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Uphold v. Berryhill

United States District Court, W.D. Pennsylvania

March 8, 2017

MELISSA M. UPHOLD, Plaintiff,
v.
NANCY A. BERRYHILL,[1] ACTING COMMISSIONER OF SOCIAL SECURITY, Defendant.

          OPINION AND ORDER

          Donetta W. Ambrose United States Senior District Judge

         Synopsis

         Plaintiff Melissa M. Uphold (“Uphold”) brings this action seeking judicial review of the ALJ's decision denying a claim for supplemental security income (“SSI”). Uphold applied for benefits in March of 2012, alleging a disability beginning on October 23, 2010. (R. 17) She appeared and testified at a hearing on February 5, 2014, as did a vocational expert. (R. 17) The ALJ denied Uphold's claim, finding her capable of sedentary work with certain restrictions. (R. 25) Uphold has appealed and challenges the ALJ's decision in several respects. Pending are Cross Motions for Summary Judgment. Docket no. 10 and Docket no. 12. After careful consideration, I find Uphold's arguments to be unpersuasive. Consequently, the ALJ's decision is affirmed.

         Legal Analysis

          1. Standard of Review

         The standard of review in social security cases is whether substantial evidence exists in the record to support the Commissioner's decision. Allen v. Bowen, 881 F.2d 37, 39 (3d Cir. 1989). Substantial evidence has been defined as Amore than a mere scintilla. It means such relevant evidence as a reasonable mind might accept as adequate. Ventura v. Shalala, 55 F.3d 900, 901 (3d Cir. 1995), quoting Richardson v. Perales, 402 U.S. 389, 401 (1971). Determining whether substantial evidence exists is “not merely a quantitative exercise.” Gilliland v. Heckler, 786 F.2d 178, 183 (3d Cir. 1986) (citing Kent v. Schweiker, 710 F.2d 110, 114 (3d Cir. 1983)). “A single piece of evidence will not satisfy the substantiality test if the secretary ignores, or fails to resolve, a conflict created by countervailing evidence. Nor is evidence substantial if it is overwhelmed by other evidence - particularly certain types of evidence (e.g., that offered by treating physicians).” Id. The Commissioner's findings of fact, if supported by substantial evidence, are conclusive. 42 U.S.C. §405(g); Dobrowolsky v. Califano, 606 F.2d 403, 406 (3d Cir. 1979). A district court cannot conduct a de novo review of the Commissioner's decision or re-weigh the evidence of record. Palmer v. Apfel, 995 F.Supp. 549, 552 (E.D. Pa. 1998). Where the ALJ's findings of fact are supported by substantial evidence, a court is bound by those findings, even if the court would have decided the factual inquiry differently. Hartranft v. Apfel, 181 F.3d 358, 360 (3d Cir. 1999). To determine whether a finding is supported by substantial evidence, however, the district court must review the record as a whole. See, 5 U.S.C. §706.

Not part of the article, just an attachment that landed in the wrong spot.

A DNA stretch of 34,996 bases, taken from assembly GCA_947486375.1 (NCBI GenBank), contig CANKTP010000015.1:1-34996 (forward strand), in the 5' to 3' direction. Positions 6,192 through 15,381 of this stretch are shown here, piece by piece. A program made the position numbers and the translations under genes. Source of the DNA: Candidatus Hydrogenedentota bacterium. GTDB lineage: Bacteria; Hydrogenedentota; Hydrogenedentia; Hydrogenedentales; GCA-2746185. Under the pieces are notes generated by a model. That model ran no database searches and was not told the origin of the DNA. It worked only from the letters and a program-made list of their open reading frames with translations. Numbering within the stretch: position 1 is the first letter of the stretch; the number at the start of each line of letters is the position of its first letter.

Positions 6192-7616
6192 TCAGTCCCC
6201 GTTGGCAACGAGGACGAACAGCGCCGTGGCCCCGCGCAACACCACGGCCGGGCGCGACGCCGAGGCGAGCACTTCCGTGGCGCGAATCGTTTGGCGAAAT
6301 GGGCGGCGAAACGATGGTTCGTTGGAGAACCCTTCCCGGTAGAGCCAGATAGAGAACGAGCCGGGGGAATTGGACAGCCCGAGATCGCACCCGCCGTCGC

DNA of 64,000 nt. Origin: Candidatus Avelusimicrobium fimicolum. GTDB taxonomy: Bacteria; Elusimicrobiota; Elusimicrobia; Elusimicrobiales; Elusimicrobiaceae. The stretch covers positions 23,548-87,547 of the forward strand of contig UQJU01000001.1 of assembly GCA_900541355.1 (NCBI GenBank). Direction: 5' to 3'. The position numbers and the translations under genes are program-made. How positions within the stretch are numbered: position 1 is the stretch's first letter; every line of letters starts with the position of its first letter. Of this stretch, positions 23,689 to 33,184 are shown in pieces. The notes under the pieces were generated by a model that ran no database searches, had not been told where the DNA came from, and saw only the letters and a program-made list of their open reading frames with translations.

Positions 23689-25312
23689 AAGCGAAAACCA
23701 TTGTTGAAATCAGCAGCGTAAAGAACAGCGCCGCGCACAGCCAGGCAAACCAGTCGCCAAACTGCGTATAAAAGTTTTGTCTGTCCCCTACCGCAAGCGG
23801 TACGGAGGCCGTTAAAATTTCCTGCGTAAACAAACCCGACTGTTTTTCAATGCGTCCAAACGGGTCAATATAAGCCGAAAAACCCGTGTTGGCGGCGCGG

2. Medical Opinions